Category:Laser Cutter

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Zone Information
Laser Zone 5-1-14.jpg
Zone Name Laser Cutter
Zone Slogan PEW PEW PEW!!!!1!
Zone Coordinator(s) Mike Fink
Zone E-mail laser@i3detroit.org
Map Area G
Zone Color Yellow


Welcome

Welcome to the Laser zone! The zone contains 2 almost identical laser cutters, each with a 4'x3' bed. They are located on the west wall of the shop, you can't miss them!

Training Required

To be authorized to use Bumblebee or Wolverine, you must complete two training sessions (at least) with two different trainers. The first should be an intro to using the lasers and the LaserCut software (often a group session). In the second you should be able to demonstrate to the trainer that you understand how to use the laser cutters effectively and, more importantly, safely. Between trainings, you're encouraged to review the info here, observe others using the laser, ask questions, etc. Guests may be trained and authorized to use the lasers, but they must be accompanied by another current member who is also authorized to use the lasers.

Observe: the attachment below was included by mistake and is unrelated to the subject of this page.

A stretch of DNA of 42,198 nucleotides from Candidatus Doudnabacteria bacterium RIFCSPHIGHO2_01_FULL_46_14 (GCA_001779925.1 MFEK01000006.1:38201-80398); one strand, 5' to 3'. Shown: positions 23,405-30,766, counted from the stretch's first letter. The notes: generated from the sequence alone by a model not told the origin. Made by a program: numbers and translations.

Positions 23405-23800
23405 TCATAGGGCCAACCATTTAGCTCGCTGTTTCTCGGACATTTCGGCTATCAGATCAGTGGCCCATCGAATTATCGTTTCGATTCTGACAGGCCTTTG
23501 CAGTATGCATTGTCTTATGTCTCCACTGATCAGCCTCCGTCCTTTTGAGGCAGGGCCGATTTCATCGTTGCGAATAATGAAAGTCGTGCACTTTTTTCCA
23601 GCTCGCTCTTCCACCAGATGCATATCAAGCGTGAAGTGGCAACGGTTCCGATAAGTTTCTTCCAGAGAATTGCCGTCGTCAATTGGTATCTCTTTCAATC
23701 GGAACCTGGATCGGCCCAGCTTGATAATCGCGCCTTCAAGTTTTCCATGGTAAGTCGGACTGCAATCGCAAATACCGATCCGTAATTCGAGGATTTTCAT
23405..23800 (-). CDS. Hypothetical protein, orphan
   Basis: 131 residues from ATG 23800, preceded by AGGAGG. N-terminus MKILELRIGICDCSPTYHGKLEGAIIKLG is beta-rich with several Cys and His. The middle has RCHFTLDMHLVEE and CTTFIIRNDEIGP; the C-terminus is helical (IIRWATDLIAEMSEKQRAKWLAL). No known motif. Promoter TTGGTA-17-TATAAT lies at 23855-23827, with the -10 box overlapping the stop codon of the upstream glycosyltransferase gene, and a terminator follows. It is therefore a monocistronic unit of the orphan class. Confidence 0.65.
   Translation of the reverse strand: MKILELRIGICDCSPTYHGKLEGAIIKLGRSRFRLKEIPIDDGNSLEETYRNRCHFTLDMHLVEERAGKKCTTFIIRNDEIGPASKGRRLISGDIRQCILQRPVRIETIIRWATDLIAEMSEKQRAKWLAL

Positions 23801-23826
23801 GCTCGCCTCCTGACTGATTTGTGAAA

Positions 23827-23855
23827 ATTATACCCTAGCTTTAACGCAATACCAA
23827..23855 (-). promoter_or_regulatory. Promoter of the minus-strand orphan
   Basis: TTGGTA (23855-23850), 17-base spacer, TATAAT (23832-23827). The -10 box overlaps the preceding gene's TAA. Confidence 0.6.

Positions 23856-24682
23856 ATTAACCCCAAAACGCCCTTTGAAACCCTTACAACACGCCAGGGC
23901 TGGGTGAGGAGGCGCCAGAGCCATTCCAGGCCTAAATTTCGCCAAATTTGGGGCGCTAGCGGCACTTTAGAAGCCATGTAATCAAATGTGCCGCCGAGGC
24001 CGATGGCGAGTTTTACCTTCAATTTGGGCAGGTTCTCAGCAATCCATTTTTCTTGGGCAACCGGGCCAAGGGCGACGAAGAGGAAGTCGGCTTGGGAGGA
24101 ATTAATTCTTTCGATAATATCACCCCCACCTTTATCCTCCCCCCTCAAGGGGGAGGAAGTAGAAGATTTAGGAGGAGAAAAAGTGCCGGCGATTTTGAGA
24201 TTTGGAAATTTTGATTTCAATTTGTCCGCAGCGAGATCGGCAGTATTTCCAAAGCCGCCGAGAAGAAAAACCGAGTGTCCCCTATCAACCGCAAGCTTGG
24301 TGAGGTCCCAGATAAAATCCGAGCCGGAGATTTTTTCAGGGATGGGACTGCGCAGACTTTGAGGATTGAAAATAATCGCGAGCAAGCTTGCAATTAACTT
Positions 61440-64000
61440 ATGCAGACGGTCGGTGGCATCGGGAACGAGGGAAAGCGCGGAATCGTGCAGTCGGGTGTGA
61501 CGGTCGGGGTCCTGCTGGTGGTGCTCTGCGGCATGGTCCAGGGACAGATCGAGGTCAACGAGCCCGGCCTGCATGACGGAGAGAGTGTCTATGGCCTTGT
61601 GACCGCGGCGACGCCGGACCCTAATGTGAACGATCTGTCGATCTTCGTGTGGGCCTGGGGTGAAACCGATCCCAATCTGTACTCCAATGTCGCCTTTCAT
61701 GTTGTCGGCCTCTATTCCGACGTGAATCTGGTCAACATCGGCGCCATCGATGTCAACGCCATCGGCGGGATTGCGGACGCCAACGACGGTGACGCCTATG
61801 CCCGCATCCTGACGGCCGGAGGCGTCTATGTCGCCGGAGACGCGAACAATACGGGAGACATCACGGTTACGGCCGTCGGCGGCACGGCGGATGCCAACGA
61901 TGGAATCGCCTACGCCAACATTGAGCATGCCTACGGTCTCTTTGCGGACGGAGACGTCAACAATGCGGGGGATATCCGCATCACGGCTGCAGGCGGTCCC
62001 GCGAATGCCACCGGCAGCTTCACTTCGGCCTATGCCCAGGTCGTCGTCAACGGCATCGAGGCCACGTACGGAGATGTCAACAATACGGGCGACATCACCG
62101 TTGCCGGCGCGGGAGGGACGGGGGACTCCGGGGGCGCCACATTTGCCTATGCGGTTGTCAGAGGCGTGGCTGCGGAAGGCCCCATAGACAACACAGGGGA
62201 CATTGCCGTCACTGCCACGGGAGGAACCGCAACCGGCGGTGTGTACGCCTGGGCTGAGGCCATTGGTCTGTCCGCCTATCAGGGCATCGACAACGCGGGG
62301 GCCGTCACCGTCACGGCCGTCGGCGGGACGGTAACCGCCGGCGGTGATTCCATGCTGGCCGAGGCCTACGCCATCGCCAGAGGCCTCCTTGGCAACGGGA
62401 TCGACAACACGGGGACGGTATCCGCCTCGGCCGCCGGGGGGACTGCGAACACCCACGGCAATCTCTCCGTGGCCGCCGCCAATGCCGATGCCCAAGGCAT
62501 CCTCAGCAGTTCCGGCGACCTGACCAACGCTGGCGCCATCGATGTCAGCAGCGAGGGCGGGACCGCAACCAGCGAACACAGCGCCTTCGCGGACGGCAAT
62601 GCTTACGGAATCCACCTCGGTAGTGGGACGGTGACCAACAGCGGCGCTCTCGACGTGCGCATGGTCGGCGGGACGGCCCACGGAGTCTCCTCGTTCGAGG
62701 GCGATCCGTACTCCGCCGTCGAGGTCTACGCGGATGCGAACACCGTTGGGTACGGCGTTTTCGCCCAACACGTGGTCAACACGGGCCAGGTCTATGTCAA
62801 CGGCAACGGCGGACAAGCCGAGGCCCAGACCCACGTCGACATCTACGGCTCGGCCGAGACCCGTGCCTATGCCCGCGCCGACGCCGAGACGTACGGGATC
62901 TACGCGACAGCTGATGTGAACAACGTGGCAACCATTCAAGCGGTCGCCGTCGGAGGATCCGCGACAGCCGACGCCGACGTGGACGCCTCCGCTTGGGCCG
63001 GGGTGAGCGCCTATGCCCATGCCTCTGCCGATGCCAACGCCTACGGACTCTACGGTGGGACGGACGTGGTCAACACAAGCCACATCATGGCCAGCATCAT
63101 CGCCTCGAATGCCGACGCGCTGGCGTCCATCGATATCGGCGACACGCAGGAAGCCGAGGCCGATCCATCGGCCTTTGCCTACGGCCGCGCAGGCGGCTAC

Equipment

Equipment Authorization Owner(s) Status
Laser Cutter - Wolverine Yes Roger Slykhouse Running
Laser Rotary Wheel Attachment Yes i3Detroit Running
Laser Rotary Chuck Attachment Yes i3Detroit Running
Laser Zone Vent Fan No i3Detroit Running
Laser Zone Ceiling Fan No i3Detroit Running
Laser Power Meter Yes i3Detroit Running
Laser Cutter - Bumblebee Yes i3Detroit Running
Strip Heater No i3Detroit Running

Laser Cutters